Zachary was a loving, engaging, funny and happy go lucky child. He had a smile that could light up a room. He was a gifted high-school athlete, excelling in hockey and baseball. He was quick with a joke and loved to be the center of attention. He was our son, grandson, brother, nephew, cousin and dear friend. As we know all too well, this disease leaves no prisoners. Our family is forever changed, forever broken. We will continue to fight for all the Zachary's in the world. They lost the battle but we will win the war on their behalf. We miss his presence each and every day.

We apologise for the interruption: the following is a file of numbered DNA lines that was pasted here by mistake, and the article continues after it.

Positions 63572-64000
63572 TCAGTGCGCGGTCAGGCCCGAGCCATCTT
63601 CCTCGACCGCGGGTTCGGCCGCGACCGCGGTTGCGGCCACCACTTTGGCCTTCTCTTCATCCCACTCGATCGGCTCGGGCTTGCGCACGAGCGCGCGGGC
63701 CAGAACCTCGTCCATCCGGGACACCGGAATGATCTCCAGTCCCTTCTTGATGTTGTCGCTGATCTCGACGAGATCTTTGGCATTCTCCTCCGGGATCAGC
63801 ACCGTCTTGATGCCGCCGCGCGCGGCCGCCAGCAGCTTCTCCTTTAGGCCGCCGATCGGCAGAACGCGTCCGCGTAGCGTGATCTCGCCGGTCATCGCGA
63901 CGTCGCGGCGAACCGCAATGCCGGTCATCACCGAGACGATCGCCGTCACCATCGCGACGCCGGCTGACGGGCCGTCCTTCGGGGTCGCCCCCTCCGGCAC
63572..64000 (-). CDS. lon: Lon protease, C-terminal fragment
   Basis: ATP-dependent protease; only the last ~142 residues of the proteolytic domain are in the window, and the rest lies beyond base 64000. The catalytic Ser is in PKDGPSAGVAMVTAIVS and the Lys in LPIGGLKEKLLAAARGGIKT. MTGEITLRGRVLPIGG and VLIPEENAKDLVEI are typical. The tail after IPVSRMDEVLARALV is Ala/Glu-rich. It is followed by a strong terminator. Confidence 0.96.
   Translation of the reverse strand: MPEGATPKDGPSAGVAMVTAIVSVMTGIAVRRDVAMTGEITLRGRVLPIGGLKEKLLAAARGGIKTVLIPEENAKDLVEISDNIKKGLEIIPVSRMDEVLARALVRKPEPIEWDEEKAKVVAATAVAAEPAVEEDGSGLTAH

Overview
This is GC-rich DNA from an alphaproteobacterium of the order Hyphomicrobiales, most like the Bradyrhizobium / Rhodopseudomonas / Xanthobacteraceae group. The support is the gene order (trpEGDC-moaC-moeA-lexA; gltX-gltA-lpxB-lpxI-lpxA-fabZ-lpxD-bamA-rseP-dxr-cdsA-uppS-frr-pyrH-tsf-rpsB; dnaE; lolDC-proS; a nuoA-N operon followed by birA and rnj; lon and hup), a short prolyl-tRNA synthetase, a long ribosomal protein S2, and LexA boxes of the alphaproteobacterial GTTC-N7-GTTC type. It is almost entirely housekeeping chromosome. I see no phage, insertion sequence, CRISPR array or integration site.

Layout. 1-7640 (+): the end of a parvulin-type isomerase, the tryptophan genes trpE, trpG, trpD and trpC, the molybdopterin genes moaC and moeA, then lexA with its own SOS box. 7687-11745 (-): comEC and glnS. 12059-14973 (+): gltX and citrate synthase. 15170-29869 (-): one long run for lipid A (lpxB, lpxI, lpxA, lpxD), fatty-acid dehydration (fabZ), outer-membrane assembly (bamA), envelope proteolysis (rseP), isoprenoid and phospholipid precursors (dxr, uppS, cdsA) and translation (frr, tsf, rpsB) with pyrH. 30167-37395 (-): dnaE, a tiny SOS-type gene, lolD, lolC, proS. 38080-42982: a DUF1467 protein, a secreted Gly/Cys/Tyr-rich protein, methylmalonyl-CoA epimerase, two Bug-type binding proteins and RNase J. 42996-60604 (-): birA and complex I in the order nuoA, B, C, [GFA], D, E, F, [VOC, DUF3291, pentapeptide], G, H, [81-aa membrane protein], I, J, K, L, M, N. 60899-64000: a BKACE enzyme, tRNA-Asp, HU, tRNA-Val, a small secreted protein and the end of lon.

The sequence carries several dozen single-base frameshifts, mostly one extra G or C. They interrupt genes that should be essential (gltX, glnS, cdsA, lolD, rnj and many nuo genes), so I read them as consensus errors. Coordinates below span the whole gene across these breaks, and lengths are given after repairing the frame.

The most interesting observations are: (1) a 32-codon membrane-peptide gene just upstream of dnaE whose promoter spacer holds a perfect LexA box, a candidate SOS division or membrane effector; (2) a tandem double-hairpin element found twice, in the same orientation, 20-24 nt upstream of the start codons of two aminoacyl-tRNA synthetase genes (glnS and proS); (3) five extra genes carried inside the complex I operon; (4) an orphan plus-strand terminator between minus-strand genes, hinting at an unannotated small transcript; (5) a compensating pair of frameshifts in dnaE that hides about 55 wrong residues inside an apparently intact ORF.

Zachary was introduced to percocets at the age of 17, immediately following an ankle injury that sidelined him from hockey. A well-meaning friend gave him a pill to ease the ankle pain and return to his favorite sport. As Zachary would later tell us, he was immediately hooked. Addiction, a progressive disease, took this bright, talented young man from us, turning into a person that we didn't recognize. As the disease progressed, Zachary was introduced to oxy and finally heroin. As parents, we did everything we could think of to help Zachary -- countless detox facilities, outpatient treatment, inpatient treatment, sober homes, individual treatment and suboxone. He tried, he really did but unfortunately, the demon finally won. Zachary had 60 days sober and was living in a sober home when he made the unfortunate decision to use "one more time." The "one more time" took him from us. He died alone in his room. We were never able to say goodbye.